Several of these geysers have been captured in this image, and it is these features that exposed Enceladus to be more than a ball of ice.
You can view more Cassini images here.
2010′s best image of an object outside our own galaxy was-
NGC 3982 as seen by Hubble.
This stunning galaxy is a face on spiral, located around 68 million light years from us here on Earth. It lies within the Northern constellation Ursa Major (The Great Bear).
The galaxy displays beautiful clouds of active hydrogen gas (pink spots), new formed star clusters (blue spots) and lashings of dust lanes which will one day collapse to form the next generation of stars.These features, combined with the galaxy’s beautiful spiral arms, make the galaxy a stunning sight.
Despite its beauty the galaxy is somewhat petit being a ‘mere’ 30,000 light years across which makes it 1/3 the size of our our galaxy the Milky Way.
The image was created using exposures obtained between 2000 and 2009 by Hubble’s Wide Field Planetary Camera 2 (WFPC2), the Advanced Camera for Surveys (ACS), and the Wide Field Camera 3 (WFC3).
Finally the one you have all been waiting for the best image outside our Solar System though within the Milky Way, which is also the best image overall 2010 is -
The Lagoon Nebula as seen by Hubble.
The nebula is located somewhere between 4,000 and 5,000 light years from the Earth and lies in the constellation Sagittarius (meaning it is in the direction of the centre of our galaxy).
The image is a close up of the gas and dust near the centre of the nebula. It is being illuminated by the fierce ultraviolet light of young, high mass stars nearby making the gas and dust glow and emit their own light allowing the nebula to be classed as an emission nebula rather than a reflection nebula like DC 129. The nebula is a huge star producing factory(over 100 light years across) with its clouds slowly collapsing into the next generation of stars.
Some of these new stars are trying to absorb more material than they can stomach and the result is a stream of material being blown out at their poles (by bi-polar outflow for those interested), called Herbig-Haro objects. Several new such objects have been discovered in the nebula in recent years allowing astronomers to gain a deeper insight into how young stars form and interact with their environment.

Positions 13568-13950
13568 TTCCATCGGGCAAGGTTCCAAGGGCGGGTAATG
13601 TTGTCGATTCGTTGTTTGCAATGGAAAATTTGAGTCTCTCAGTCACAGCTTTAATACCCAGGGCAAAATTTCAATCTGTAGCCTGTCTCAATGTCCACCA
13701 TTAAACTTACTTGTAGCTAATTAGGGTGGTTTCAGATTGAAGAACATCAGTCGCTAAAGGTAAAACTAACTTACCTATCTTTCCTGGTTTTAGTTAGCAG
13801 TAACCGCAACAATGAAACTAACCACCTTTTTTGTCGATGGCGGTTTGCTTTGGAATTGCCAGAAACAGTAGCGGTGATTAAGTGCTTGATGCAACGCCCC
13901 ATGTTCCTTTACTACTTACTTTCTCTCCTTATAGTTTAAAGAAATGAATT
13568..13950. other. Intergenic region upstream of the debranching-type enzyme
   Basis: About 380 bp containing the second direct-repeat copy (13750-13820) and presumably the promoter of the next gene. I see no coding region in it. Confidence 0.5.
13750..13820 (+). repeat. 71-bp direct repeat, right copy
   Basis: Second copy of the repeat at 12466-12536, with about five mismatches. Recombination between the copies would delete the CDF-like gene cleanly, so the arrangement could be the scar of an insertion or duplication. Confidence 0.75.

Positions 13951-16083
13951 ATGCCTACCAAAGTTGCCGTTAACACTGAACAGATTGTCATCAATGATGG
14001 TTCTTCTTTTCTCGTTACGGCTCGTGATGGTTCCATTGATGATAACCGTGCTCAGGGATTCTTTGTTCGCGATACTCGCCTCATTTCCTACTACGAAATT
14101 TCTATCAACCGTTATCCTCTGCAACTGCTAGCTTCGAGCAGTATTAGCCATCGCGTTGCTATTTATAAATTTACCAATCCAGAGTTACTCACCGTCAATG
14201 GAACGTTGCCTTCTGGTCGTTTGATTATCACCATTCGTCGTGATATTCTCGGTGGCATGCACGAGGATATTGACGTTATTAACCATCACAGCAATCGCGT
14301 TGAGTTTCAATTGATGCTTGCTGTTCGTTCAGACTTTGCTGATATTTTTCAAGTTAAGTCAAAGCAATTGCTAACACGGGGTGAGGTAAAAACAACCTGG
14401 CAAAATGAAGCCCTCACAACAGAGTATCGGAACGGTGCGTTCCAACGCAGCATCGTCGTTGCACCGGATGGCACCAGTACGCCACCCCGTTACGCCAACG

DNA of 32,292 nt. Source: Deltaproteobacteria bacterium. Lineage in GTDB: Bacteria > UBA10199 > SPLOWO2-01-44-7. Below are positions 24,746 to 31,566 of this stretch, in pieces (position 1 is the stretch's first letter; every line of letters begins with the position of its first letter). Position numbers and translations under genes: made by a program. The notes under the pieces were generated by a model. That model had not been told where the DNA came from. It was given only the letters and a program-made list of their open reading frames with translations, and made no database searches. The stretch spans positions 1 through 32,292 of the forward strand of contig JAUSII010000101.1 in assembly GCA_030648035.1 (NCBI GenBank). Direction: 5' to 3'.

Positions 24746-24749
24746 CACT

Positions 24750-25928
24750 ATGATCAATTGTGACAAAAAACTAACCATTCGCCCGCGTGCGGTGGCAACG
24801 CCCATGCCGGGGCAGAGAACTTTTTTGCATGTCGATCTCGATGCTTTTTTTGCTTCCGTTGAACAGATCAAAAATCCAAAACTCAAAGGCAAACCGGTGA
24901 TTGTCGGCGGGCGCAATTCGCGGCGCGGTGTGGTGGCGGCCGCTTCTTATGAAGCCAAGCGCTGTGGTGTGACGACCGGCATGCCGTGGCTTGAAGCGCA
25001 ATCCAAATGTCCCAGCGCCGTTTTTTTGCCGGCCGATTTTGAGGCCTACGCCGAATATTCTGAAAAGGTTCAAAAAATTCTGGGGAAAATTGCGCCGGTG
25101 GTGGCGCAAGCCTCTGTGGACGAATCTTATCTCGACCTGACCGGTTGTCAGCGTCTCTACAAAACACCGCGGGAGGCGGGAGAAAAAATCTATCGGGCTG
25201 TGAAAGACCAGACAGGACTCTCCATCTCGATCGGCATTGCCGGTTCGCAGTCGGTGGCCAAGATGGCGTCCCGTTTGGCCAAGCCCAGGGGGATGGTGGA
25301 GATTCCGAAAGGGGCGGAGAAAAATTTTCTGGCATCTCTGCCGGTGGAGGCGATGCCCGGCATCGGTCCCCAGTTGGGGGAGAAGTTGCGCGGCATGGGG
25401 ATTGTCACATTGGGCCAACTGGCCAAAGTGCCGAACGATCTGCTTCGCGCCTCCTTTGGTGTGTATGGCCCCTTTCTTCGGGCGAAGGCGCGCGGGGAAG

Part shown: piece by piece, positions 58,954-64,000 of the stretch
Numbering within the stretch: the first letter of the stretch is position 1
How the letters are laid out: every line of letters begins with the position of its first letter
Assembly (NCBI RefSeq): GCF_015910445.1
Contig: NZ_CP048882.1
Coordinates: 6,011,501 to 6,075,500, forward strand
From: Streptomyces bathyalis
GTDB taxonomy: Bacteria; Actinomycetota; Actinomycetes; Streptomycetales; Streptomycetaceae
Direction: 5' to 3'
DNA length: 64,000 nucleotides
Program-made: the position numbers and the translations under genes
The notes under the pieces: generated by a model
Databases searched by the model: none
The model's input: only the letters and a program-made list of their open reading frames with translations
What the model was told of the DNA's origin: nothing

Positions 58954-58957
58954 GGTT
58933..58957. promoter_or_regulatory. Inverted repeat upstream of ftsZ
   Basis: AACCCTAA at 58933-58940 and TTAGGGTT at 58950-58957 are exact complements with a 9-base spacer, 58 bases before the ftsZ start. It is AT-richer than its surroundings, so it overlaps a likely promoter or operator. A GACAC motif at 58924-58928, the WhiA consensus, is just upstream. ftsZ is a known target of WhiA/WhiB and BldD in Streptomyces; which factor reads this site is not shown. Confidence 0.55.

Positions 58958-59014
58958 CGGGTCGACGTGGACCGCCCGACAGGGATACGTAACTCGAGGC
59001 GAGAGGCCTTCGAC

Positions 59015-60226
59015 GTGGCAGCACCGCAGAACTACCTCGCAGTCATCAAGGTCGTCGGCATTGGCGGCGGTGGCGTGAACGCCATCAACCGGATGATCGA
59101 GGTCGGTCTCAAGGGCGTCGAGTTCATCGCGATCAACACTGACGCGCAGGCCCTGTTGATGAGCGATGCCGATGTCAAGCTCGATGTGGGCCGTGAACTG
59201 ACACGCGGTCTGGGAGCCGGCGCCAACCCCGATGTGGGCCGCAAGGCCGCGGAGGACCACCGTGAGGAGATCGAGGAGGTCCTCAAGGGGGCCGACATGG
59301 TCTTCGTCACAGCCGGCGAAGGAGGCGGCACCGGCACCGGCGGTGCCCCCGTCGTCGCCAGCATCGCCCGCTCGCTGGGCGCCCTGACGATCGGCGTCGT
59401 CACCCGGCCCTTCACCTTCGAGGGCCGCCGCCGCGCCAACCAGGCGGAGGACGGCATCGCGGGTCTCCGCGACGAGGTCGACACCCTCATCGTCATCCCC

This image carries spectacular detail showing ‘tiny’ ripples in the nebula making its maritime name seem fitting. Unlike the patterns on the surface of the sea, these are not caused by tides or the wind, but by the immense power of ultraviolet radiation blowing away the gas and dust that forms the nebula. The patterns result from tiny differences in the density of the gas making some sections harder to blow away than others.
If you are lucky enough to live away from light pollution and have clear skies it is possible to see the Lagoon nebula with your own eyes as a fuzzy grey patch in the Milky Way, though it takes a reasonable sized telescope to make out any details.
The image was captured by Hubble’s Advanced Camera for Surveys (ACS) and shows hydrogen in red. Light from ionised nitrogen in green and light through a yellow filter in blue.
You can read more about this image here.
Be sure to return tomorrow when we announce the results of this year’s competition!
To make up for the long gap between the recent images of the week, here is another!
The Lambda Centauri nebula is more commonly known as the Running Chicken nebula (or IC 2944) thanks to the fluke alignment of gas within.
It is an emission nebula glowing from the harsh bombardment of the ultraviolet light produced by the hot young stars that have been birthed by the nebula’s dusty clouds. The red glow indicates the familiar presence of excited hydrogen, a feature common in and around such star forming emission nebulae.
Star formation is evidenced further by the presence of Bok Globules – the dark black objects in the image particularly concentrated in the top right corner around the cluster of bright blue stars. These are small dense regions of gas and dust that are collapsing to form the next generation of stars.
These particular Bok Globules have received particular attention. They are known as Thackeray’s Globules in homage to their discoverer Andrew David Thackeray, a South American astronomer who identified the globules in 1950 and famously observed by the Hubble Space Telescope.
Eventually the stars within these globules will erode the cocoon of surrounding material and will reveal themselves to the universe.
Unfortunately, such beautiful emission nebulae are short lived in astronomical terms, lasting just a few million years before their gas has either been used to forge stars or blown out from the area by fierce stellar winds. The most massive of stars will burn out in flashes as they rapidly chew through their supply of hydrogen briefly lighting up the area again as a supernova and glowing remnant.
The main image was produced using data from the Wide Field Imager on the MPG/ESO 2.2-metre telescope at ESO’s La Silla Observatory.
You can read more here.